The first time I experienced a thunderstorm in PV, I thought that if thunder could kill I’d be dead. It literally shakes the windows and your bones. These storms are like nothing I’ve ever seen.
At night the sky lights up and the entire world is like daylight and all things are in sharp contrast. It truly is unbelievable.
And the rain, the sky opens up and sheets of rain come down as if you’re under a waterfall. Truly fantastic storms… and it’s hot. Temperatures are in the 90s and the 100s with 100% humidity. Truly spectacular.
The ocean turns brown and fills with jungle debris from torrents running out of the hills; all the dry gullies rush with water and floating garbage. The jungle creeks fill to overflowing and merge with the water filling the gutters in the streets. Then it’s over.
Everything is soaked, the strong sun comes out and the evaporation begins and within minutes everything dries out but the air. Then you’re left with 200% humidity and you’re soaked in sweat.
And that’s how it is in the rainy season in Vallarta.
I finally retired in October 2014. My sister, Kristi, had retired about a year before me. One day we met for coffee at an intimate cafe in Woodstock to celebrate.
We bought these cups as a symbol of our promise to be companions as we aged, to take trips together and maybe even one day to live together. Little did we know that within just two weeks, she would die in a terrible car accident.
Two days ago I was drinking coffee out of my cup and I thought about these promises we made to one another. I wondered if Kristi’s kids had found her cup amongst her things.
I sent them a message and in a short time, I got a message back from Sharon, her oldest daughter, with a photo of the cup saying that she drinks out of it often.
I cried for loss but also for gladness. A girl could not have had a better sister. My memories of her span 64 years, so they are many.
When she was only 3 years old, and I was only 5, I contracted polio, and for the rest of our time together, she did for me what I could not do for myself. She was my confidant. She was my buddy. She was my heart.
I miss her so. When I drink from her promise cup, my heart fills to overflowing. I’m so happy to know that my promise cup to her still exists.
Documentation only sometimes provides consensus and memory rarely provides consensus. Just spent a lovely evening with my siblings, Steve and Kristi. We shared the same family and the same events while growing up but if you had been listening in on our conversaition you would think that we lived in different worlds. Perception is always and only just that. Why are you a skeptic you ask, a post-modernist historian? Do you really have to ask? It’s the completely unreliable evidence of experience that convinces me of nothing.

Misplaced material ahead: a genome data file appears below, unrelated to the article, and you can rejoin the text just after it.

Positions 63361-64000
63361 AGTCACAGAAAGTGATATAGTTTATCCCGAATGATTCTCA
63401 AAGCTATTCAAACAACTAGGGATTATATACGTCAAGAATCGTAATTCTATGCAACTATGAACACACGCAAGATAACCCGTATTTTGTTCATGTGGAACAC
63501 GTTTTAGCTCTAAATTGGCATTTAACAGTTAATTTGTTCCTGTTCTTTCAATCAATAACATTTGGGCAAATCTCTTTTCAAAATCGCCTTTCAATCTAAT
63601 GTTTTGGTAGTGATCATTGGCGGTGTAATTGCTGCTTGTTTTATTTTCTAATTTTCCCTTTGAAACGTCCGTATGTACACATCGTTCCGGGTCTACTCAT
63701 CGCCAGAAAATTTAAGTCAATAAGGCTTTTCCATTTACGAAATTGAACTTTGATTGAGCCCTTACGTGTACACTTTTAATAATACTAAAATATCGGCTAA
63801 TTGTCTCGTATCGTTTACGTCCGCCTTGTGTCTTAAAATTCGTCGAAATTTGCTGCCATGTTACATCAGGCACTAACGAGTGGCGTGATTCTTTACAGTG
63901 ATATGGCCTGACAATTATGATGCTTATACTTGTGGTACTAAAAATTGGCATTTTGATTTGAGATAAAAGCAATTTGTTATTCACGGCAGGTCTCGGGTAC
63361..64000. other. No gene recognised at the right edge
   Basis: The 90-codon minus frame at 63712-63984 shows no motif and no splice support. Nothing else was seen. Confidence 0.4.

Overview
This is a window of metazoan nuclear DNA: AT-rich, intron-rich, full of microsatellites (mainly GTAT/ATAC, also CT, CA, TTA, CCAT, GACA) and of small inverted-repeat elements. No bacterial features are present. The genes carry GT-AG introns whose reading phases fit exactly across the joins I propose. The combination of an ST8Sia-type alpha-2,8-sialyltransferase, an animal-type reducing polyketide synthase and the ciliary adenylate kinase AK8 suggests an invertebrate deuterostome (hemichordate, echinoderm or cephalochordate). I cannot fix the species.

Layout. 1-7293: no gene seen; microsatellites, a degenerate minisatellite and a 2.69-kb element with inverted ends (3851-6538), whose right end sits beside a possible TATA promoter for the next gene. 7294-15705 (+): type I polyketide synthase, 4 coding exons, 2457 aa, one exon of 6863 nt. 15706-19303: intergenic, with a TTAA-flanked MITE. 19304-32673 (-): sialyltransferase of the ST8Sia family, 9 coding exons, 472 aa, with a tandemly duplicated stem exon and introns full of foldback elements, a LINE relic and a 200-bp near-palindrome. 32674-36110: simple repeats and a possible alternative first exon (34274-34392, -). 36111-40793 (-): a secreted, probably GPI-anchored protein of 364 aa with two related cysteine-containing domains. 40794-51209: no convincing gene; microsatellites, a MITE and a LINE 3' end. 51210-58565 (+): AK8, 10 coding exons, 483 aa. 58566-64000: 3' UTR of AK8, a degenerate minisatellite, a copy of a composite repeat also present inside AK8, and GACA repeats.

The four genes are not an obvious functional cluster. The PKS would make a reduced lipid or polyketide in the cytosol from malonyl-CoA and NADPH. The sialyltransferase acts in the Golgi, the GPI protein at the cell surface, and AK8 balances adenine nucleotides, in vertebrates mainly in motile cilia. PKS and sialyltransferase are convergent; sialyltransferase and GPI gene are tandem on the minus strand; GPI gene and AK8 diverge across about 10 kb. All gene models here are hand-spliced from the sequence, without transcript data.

Once upon a time, a tiny baby fox was born into the big world of a forested wilderness. Only a few days after she was born, she found herself so very alone. She knew not where her mother and father had gone. She was not yet old enough to find her own food nor did she know where to sleep or even how to find her lost family.
It was getting dark and she was very, very hungry and very, very cold because the snow had not yet melted on this side of the mountain. She did not know, though it was August, that the snow never did melt here in the deep shadows of the trees and the crevices of the great mountain. She did not know either that new snow would soon be on its way.
At first, she laid down to cry, and cry she did until she was so tired that she almost fell asleep, exhausted. But she was so little that even if her mommy was around, she would not have heard her. Her mommy by this time had gone very far away but the baby fox could not have known this.
When the baby fox stopped crying she became quite still. She began to listen to the sounds all around her. She could hear the babbling stream, the wind in the tops of the trees and many more sounds that both scared and intrigued her. Just beyond a fallen log and a tangle of branches and piles of leaves, in a not too distant tumble of rocks, she heard some soft mewling sounds that she thought was familiar. Maybe it was her mommy and daddy.
But, by nature, she was a cautious little fox, so she crept slowly over the log and sniffed the air and perked up her ears, the hair on her back stood on end and her tail stood out from her in a rigid line. But she was so cold and hungry and so alone that she moved closer not knowing the dangers in the forest. She did not know that she could easily become someone’s dinner. She moved as silently as she could from behind a giant tree, listening to the soft noises and feeling, even from her hiding place, some warmth. She could not resist her curious nature or how hungry and cold she was. She also could not know that she might not survive the cold night.